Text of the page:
Graduate School of Biomedical Sciences, Biochemistry and Molecular Pharmacology Program
Dissertations, UMMS; Homeodomain Proteins; DNA-Binding Proteins
Biochemistry | Molecular genetics
Homeodomains (HDs) are a large family of DNA-binding domains contained in transcription factors that are most notable for regulating body development and patterning in metazoans. HDs consist of three alpha helices preceded by an N- terminal arm, where the third helix (the recognition helix) and the N-terminal arm are responsible for defining DNA-binding specificity. Here we attempted to engineer the HDs by fully randomizing positions in the recognition helix to specify each of the 64 possible 3’ triplet sites (i.e. TAANNN). We recovered HD variants that preferentially recognize or are compatible with 44 of the possible sites, a dramatic increase from the previously observed range of specificities. Many of these HD variants contain combinations of novel specificity determinants that are uncommon or absent in extant HDs, where these determinants can be grafted into alternate HD backbones with an accompanying alteration in their specificity. The identified determinates expand our understanding of HD recognition, allowing for the creation of more explicit recognition models for this family. Additionally, we demonstrate that HDs can recognize a broader range of DNA sequences than anticipated, thus raising questions about the fitness barrier that restricts the evolution HD-DNA recognition in nature. Finally, these new HD variants have utility as DNA-binding domains to direct targeting of customizable sequence-specific nuclease as demonstrated by site-specific lesions created in zebrafish. Thus HDs can guide sequence-specific enzymatic function precisely and predictably within a complex genome when used in engineered artificial enzymes.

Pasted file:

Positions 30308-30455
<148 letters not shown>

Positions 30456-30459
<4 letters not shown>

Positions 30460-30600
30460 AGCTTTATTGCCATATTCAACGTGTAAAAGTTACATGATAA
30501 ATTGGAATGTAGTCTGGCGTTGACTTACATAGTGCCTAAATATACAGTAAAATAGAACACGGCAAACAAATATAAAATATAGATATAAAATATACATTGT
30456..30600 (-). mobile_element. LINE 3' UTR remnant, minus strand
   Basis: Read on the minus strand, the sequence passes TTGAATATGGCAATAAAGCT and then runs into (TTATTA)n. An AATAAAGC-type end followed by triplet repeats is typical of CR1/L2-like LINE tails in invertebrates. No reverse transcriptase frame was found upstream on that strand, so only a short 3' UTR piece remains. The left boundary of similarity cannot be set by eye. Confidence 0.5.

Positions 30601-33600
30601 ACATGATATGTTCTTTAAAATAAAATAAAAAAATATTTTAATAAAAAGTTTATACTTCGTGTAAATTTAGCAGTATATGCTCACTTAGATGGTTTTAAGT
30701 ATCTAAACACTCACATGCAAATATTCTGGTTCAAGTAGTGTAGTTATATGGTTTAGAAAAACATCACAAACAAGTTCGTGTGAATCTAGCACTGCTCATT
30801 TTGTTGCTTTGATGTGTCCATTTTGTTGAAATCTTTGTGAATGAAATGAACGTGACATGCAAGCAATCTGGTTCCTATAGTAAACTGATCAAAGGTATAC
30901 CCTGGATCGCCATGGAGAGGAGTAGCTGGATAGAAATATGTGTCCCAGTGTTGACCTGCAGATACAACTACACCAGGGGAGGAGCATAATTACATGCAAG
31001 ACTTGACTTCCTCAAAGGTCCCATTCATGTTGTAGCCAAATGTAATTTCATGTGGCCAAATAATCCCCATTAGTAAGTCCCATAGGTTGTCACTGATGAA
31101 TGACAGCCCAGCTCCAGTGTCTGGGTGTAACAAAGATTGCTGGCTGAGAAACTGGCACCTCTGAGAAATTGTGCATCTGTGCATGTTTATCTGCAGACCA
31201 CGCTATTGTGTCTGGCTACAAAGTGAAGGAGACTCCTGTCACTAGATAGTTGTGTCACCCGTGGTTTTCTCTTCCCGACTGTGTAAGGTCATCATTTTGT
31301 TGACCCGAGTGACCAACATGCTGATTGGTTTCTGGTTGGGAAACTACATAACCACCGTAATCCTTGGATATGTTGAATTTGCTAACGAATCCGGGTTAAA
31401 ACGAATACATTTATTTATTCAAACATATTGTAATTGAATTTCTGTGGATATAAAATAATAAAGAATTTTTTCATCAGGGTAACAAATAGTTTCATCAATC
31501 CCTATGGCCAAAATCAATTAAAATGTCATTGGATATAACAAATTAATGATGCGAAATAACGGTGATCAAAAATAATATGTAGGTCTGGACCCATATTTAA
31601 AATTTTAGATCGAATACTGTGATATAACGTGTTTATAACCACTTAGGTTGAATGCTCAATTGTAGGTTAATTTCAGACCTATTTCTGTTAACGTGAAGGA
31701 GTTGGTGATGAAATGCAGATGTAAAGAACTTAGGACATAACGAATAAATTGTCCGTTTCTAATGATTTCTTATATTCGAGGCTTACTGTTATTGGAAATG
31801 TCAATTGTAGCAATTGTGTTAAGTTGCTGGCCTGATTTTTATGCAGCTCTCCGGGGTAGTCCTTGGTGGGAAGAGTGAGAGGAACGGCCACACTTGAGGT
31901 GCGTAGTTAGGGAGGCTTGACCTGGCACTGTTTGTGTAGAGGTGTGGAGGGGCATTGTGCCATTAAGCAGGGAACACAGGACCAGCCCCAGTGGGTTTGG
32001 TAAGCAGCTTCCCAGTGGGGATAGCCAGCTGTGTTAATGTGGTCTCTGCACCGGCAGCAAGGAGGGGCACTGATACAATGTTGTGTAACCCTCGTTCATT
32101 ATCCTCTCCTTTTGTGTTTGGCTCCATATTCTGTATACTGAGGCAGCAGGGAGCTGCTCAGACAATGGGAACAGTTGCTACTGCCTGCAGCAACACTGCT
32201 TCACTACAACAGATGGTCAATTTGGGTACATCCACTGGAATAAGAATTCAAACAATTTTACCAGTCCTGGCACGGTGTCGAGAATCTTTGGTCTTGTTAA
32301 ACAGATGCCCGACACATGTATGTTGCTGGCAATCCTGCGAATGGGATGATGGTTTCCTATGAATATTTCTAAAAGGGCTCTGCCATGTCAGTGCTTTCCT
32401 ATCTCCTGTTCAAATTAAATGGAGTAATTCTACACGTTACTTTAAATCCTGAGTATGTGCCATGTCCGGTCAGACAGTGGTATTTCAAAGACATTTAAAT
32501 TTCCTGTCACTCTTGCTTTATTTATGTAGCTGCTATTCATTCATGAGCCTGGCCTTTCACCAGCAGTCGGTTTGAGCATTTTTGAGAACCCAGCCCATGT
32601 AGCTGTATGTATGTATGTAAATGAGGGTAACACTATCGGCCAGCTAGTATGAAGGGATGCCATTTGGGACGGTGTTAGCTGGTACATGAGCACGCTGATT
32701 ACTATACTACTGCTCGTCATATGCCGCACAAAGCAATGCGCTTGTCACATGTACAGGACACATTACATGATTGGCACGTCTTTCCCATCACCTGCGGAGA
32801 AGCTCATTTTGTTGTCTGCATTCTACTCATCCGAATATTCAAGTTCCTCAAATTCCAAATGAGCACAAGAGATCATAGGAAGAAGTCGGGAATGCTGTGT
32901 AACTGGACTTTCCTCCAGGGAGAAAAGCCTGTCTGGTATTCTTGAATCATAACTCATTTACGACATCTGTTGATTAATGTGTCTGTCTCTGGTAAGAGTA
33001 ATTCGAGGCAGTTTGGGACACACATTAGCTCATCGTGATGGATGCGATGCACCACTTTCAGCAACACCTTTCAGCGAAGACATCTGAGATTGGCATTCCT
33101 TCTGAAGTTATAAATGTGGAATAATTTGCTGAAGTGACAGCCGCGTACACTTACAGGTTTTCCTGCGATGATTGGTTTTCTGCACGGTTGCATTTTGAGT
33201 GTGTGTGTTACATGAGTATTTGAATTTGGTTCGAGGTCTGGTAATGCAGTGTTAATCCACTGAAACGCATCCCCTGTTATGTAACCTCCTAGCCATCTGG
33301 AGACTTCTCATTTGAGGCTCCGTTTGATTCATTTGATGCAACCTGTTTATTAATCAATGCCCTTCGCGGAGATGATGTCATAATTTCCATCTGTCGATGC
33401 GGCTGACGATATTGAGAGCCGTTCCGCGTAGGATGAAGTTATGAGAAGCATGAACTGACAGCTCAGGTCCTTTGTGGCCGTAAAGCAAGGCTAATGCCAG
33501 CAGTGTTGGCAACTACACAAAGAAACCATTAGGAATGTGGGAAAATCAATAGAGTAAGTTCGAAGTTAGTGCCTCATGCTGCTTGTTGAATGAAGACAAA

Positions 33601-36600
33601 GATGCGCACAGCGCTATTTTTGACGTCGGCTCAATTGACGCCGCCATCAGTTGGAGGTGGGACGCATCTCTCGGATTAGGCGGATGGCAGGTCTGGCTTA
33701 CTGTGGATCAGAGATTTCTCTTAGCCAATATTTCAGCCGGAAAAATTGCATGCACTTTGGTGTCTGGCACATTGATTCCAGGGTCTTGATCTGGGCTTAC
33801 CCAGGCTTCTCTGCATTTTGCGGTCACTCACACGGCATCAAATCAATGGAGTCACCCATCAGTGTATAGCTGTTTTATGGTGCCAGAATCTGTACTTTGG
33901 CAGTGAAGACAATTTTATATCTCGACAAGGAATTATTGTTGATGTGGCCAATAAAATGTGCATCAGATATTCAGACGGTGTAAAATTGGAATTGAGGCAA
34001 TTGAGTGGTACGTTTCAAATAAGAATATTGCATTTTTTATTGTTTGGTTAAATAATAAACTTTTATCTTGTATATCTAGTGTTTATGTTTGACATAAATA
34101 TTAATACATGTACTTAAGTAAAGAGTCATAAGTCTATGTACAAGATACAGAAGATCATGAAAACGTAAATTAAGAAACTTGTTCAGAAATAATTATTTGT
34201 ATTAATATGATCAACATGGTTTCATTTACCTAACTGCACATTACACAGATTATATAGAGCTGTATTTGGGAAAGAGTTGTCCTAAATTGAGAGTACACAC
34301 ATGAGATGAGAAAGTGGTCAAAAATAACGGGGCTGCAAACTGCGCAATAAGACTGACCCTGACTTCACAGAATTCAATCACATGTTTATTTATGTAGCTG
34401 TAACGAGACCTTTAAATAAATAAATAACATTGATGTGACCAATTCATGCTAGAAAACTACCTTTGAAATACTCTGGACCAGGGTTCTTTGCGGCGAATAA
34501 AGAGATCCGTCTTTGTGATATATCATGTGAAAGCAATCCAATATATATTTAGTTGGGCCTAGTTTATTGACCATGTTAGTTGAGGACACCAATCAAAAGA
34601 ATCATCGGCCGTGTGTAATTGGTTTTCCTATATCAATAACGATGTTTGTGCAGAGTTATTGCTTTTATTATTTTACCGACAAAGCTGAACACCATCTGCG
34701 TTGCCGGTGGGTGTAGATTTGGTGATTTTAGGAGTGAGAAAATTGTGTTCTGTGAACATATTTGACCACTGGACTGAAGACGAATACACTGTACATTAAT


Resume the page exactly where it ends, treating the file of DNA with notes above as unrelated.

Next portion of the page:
Chu, Stephanie W., "Expanding the Known DNA-binding Specificity of Homeodomains for Utility in Customizable Sequence-specific Nucleases: A Dissertation" (2013). University of Massachusetts Medical School. GSBS Dissertations and Theses. Paper 684.